# capacitive filter design

I have a question about output capacitor filters.

So I know that a simple capacitor filter would have a single pole response, and this is just a first order filter. Let's say that the value of the capacitor here is C.

If I had split this single capacitor into 5 smaller ones, i.e. each capacitor has a value of C/5, would my filter now be 5th order? Would I also have 5 ESR zeros because of this configuration?

EDIT: here is an explaination of what I'm thinking

Given that the single pole RC filter looks like this: (source: buchanan1.net)

Would splitting that capacitor into 5 capacitors not increase the number of poles and zeroes in my system? assuming that the resistance in the wires is even 1 Ohm, would that not make multiple RC filters, and thus, increasing the dB/decades of my filter?

• In series? If so, no, the pole-zero plot does not change. More details would be helpful. – Matt Young Oct 1 '12 at 1:54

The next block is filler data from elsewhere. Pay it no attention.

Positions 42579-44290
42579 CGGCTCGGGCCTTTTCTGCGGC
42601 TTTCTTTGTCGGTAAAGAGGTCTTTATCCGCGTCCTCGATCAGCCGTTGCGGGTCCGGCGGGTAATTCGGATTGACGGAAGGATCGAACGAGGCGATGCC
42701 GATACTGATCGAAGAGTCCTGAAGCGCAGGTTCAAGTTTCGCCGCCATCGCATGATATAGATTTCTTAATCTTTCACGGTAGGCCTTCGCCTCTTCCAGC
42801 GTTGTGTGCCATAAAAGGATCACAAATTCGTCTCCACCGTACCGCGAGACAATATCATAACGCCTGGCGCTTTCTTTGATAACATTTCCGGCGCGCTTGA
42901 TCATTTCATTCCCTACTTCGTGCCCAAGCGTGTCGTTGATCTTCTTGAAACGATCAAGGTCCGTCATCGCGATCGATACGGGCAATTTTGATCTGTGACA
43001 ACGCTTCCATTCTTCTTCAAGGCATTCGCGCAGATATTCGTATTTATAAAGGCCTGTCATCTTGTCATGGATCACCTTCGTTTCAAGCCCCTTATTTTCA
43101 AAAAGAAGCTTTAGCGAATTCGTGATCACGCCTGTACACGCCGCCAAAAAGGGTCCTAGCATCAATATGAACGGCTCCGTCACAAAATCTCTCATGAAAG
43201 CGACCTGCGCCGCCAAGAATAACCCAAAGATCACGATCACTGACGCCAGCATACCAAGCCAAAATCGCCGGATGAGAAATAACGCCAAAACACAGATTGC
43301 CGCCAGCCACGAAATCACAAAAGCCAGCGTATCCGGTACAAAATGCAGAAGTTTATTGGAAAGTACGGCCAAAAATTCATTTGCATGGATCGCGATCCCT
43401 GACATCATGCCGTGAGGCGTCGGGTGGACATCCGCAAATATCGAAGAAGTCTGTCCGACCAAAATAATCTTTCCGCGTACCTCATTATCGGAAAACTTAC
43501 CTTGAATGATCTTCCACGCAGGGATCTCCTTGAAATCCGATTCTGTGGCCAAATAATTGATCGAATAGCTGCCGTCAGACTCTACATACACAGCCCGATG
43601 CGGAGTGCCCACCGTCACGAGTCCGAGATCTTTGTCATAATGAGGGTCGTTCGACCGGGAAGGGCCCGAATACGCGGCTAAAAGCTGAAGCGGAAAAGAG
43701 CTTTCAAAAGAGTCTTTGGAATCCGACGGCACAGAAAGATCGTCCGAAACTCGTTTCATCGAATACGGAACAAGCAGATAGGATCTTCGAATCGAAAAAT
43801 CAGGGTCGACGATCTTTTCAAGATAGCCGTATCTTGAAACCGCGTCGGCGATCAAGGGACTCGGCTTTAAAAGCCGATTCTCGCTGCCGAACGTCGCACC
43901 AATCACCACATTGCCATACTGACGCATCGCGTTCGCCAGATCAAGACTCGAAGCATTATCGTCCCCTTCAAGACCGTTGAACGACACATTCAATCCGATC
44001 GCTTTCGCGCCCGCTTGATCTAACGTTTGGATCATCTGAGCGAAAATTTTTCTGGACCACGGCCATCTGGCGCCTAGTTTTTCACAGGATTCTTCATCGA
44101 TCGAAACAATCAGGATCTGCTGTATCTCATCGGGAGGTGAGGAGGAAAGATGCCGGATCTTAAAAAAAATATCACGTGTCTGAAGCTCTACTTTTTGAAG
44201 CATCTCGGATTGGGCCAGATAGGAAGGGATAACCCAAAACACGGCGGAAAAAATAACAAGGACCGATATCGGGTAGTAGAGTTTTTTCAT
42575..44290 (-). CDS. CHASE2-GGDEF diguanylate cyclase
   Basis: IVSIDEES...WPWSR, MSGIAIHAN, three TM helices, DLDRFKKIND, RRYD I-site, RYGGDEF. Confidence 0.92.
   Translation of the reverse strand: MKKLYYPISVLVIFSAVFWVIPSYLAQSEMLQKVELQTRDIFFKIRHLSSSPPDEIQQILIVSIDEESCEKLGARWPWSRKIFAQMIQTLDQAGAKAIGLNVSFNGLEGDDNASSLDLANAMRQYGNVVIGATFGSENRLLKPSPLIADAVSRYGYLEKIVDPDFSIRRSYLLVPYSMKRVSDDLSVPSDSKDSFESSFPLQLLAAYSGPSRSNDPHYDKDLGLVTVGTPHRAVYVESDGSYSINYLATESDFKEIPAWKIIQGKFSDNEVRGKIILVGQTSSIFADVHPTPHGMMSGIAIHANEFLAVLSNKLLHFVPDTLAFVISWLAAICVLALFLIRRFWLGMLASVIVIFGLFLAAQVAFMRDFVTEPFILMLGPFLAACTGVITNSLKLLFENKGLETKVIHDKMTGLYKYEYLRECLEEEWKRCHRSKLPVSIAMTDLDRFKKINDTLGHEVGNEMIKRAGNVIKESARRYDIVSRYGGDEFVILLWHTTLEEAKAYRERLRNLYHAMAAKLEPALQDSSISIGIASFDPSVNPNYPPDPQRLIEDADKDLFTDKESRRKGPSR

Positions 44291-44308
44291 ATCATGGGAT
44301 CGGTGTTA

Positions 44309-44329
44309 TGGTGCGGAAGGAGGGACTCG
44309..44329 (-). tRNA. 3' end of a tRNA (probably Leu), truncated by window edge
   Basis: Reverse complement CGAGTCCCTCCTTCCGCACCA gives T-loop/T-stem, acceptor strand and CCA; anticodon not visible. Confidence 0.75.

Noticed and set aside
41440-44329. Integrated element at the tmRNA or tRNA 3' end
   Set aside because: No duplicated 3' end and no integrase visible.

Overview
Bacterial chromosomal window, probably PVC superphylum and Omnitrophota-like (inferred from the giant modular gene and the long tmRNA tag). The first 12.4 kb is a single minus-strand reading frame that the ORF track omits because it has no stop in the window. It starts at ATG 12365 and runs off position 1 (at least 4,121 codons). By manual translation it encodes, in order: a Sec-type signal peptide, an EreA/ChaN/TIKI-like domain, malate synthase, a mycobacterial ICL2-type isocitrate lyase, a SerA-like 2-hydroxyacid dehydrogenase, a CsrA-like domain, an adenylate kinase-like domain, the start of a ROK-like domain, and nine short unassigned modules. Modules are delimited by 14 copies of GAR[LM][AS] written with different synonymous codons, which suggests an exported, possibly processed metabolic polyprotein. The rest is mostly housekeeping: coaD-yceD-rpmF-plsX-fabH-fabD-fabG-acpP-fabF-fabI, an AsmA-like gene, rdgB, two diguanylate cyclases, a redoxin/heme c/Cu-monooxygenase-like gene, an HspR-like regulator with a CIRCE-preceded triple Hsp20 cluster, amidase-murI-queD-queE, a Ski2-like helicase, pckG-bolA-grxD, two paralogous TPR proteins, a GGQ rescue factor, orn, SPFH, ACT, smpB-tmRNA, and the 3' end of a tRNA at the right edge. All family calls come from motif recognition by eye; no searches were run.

• Ah, I should have added that my capacitors are placed in parallel. – suzu Oct 1 '12 at 2:07

## 2 Answers

No matter the configuration, with 5 smaller capacitors, the circuit remains 1st order. However, you can get second order filters using capacitors alone with a Sallen-Key circuit. They can be chained together in series to make even higher order filters. The main advantage is being able to eliminate inductors from the filter entirely, but the circuit will oscillate if brought close enough to the complex axis.

• Upvoted, and here is a nice Sallen-Key calculator I use these days that some Japanese folk have put online. Just fill in the two R's and two C's and it makes nice graphs. sim.okawa-denshi.jp/en/OPseikiLowkeisan.htm (this is the low-pass filter: there are others). – Kaz Oct 1 '12 at 3:25
• That is nice, bookmarked. – Matt Young Oct 1 '12 at 17:59

Five capacitors wired in parallel of value C/5 are equivalent to a single capacitor of value C.